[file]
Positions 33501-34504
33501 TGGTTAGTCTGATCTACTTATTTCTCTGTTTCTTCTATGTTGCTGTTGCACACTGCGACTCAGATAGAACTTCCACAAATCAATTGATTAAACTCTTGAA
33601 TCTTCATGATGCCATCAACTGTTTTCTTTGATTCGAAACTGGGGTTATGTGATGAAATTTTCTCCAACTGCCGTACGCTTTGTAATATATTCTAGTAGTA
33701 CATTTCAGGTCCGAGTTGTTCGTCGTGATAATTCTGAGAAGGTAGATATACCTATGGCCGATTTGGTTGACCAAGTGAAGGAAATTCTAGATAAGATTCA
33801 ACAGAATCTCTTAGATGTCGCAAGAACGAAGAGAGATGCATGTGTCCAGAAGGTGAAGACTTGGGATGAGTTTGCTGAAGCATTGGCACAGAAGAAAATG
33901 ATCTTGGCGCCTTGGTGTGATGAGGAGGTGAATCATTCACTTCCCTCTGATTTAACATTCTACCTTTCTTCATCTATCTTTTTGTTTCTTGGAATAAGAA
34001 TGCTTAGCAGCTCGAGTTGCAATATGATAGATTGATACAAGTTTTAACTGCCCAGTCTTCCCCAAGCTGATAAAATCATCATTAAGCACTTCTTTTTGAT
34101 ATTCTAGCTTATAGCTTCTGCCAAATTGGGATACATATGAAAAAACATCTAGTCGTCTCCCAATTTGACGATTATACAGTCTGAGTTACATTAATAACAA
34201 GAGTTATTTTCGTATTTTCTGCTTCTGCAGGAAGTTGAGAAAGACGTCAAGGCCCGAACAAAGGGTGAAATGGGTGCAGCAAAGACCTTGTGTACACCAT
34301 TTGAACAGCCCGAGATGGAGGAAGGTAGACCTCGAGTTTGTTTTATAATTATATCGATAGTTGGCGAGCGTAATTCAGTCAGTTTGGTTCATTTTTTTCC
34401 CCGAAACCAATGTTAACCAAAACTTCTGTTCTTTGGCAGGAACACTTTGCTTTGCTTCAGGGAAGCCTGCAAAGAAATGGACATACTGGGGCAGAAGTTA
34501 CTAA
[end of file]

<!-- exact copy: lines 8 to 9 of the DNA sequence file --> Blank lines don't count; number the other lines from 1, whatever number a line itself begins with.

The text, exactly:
34101 ATTCTAGCTTATAGCTTCTGCCAAATTGGGATACATATGAAAAAACATCTAGTCGTCTCCCAATTTGACGATTATACAGTCTGAGTTACATTAATAACAA
34201 GAGTTATTTTCGTATTTTCTGCTTCTGCAGGAAGTTGAGAAAGACGTCAAGGCCCGAACAAAGGGTGAAATGGGTGCAGCAAAGACCTTGTGTACACCAT